Revenues or Net Profits. It could be tied to an individual’s performance (particularly if in
sales) or a Division’s performance. It could be linked to the management of projects and
people. Whatever it is, the “KPI’s” (key performance indicators) need to be
communicated to the employees on a regular basis. We like to design programs with a
“continual vesting schedule”, where each annual contribution has a 3-5 year vesting
schedule, and the employee is always walking away from the last few years of
contributions. Then, as contribution amounts increase over the years, the employee is
very engaged and motivated to staying on with the business as the owner begins to enjoy
more time off. In many cases, the accrued balance can be used by the employee to make a
down payment to the owner for shares in the business.




       Planning Area #7: Play the course backwards! I’ve heard that when Pro golfers
(or their caddies) walk a course prior to playing it, they will many times look at the
course from the hole backwards to the tee box. The idea is that it is more important to
first understand how to finish and then develop a strategy to get there. Most business
owners do not have a tremendous amount of investment cash at their disposal while they
are growing a business. However, when a liquidity event happens, they all of a sudden
have numerous “new best friends” and they often are overwhelmed with the choices of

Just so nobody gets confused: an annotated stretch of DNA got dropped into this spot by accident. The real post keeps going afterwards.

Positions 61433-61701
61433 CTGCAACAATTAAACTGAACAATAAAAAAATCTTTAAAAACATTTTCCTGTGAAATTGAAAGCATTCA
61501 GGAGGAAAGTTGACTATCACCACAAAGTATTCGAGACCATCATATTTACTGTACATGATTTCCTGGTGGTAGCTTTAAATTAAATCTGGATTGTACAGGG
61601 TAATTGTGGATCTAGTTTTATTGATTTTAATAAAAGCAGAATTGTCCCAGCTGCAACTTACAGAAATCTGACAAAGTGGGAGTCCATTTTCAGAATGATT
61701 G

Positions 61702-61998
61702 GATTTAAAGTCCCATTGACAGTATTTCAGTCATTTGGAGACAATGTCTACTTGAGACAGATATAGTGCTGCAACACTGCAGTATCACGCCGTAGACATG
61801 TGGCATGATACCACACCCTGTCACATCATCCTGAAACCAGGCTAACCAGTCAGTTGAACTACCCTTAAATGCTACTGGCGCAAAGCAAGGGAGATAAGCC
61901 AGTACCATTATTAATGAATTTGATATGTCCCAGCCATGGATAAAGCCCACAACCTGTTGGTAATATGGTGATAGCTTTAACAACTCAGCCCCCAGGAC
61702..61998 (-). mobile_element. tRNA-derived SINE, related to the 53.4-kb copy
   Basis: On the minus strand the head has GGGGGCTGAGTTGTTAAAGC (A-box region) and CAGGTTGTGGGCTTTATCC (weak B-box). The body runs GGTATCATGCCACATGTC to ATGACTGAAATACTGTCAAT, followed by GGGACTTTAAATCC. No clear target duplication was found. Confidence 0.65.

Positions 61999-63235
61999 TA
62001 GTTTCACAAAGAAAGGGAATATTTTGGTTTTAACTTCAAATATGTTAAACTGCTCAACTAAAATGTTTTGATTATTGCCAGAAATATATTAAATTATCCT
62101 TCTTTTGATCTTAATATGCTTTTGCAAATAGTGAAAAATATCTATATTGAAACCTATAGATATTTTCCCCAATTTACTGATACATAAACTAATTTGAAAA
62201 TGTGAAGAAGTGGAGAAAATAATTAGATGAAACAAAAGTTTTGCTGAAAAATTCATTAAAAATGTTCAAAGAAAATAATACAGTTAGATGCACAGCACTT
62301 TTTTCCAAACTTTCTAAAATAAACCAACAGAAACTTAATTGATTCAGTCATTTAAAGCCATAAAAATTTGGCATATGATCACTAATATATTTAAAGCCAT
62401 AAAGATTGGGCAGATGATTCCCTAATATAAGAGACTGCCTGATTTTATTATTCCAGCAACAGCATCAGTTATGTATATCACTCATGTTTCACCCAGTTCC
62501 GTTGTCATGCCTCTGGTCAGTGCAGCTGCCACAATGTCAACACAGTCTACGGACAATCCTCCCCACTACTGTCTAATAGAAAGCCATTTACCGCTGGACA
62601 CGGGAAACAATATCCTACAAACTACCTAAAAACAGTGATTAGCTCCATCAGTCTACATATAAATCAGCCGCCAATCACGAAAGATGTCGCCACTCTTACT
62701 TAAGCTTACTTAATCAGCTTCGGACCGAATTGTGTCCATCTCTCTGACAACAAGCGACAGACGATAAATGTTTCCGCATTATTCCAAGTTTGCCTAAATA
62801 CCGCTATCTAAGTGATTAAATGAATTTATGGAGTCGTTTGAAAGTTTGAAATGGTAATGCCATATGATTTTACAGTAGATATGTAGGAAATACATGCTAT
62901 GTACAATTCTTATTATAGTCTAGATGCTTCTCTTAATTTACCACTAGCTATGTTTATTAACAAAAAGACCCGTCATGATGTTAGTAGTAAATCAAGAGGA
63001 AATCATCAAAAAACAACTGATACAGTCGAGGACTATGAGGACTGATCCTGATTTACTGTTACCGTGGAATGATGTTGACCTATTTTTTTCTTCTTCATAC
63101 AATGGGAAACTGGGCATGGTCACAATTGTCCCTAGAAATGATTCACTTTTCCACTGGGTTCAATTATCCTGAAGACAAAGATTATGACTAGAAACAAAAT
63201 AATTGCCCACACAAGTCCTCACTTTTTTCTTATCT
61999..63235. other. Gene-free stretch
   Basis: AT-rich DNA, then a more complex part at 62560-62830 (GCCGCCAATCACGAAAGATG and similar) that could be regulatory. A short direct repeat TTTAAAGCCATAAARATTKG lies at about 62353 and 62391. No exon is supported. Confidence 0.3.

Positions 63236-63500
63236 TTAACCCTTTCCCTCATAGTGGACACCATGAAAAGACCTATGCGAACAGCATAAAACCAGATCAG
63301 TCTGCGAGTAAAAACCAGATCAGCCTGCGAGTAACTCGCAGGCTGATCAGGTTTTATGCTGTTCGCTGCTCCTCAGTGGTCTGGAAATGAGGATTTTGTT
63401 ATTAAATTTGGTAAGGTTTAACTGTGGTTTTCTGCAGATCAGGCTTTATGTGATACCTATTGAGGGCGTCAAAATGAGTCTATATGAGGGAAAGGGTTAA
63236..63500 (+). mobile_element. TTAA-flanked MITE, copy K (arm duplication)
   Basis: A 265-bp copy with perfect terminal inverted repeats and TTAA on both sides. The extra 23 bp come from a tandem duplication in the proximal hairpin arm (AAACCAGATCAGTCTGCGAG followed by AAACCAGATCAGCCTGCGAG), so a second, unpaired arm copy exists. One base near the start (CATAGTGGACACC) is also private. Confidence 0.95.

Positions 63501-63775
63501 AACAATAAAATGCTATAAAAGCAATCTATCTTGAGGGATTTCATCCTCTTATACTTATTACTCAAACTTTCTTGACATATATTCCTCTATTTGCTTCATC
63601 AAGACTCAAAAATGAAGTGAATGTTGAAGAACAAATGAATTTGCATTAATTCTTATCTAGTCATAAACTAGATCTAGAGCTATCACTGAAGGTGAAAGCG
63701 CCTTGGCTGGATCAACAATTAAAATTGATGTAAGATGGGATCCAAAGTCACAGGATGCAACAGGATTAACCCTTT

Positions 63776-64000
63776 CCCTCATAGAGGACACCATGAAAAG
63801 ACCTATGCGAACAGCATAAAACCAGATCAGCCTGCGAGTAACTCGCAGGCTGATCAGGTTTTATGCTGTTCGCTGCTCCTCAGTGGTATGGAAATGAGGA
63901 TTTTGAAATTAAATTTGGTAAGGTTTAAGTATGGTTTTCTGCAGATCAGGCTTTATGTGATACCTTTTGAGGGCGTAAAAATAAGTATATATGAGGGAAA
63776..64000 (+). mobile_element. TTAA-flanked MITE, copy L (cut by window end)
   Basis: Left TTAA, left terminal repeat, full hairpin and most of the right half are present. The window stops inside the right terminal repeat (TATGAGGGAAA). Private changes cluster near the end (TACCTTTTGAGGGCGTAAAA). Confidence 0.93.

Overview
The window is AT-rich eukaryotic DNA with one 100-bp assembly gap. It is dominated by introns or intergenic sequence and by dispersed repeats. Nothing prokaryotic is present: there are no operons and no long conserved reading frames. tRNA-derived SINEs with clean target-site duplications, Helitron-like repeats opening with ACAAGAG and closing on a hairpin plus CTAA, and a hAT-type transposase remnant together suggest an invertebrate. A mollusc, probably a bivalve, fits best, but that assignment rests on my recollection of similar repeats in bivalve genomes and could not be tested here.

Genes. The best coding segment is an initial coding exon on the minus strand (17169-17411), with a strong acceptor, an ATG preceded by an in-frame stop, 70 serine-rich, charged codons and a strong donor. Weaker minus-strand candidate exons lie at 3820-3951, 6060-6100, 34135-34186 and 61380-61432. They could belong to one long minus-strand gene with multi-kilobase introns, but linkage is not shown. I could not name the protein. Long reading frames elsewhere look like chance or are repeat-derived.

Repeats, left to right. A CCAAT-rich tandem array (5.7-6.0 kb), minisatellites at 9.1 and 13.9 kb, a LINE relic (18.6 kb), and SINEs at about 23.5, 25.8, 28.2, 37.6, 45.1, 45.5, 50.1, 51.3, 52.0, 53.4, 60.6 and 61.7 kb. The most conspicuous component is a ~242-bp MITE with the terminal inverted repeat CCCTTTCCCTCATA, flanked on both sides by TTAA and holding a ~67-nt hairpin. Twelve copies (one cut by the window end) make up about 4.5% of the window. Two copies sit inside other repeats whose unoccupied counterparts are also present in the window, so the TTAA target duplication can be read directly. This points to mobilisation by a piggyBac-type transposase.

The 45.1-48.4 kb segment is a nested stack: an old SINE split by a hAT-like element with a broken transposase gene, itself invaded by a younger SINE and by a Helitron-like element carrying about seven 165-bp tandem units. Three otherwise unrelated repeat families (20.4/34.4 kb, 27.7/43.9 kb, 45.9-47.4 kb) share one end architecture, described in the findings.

how to invest their new cash. Work with business owners to help them develop an
understanding of how to create investment program with large lump sums (received from
sale of the business). This is not necessarily risk capital! There is often an emphasis on
lifetime income strategies and tax minimization strategies. By helping them explore
strategies and options early on a planner will likely work with the owner in the area of
asset management for many years to come.


As Baby-Boomers begin to exit their businesses in staggering numbers, their will be a
premium placed on the owner’s advanced planning and preparation in the areas of
Succession, Exit and Transition . The above planning areas are meant to briefly
summarize some of the key strategic planning exercises that I believe will help the
planning practitioner to maximize their value to the business owner.


Bill Black, CLU, ChFC is the President and Founder of Exit & Retirement Strategies,
Inc., of Irvine, CA and Denver, CO. ERSI is a business consulting and financial services
firm that specializes in working with owners of closely held businesses to develop 3-10
year Succession, Exit & Transition plans. He is the current chairperson of the
PartnersFinancial Private Business Group, a national membership group of over 120
financial services firms that are dedicated to serving Private Business Owners. He can be
reached at BillBlack@Exit-Retire.com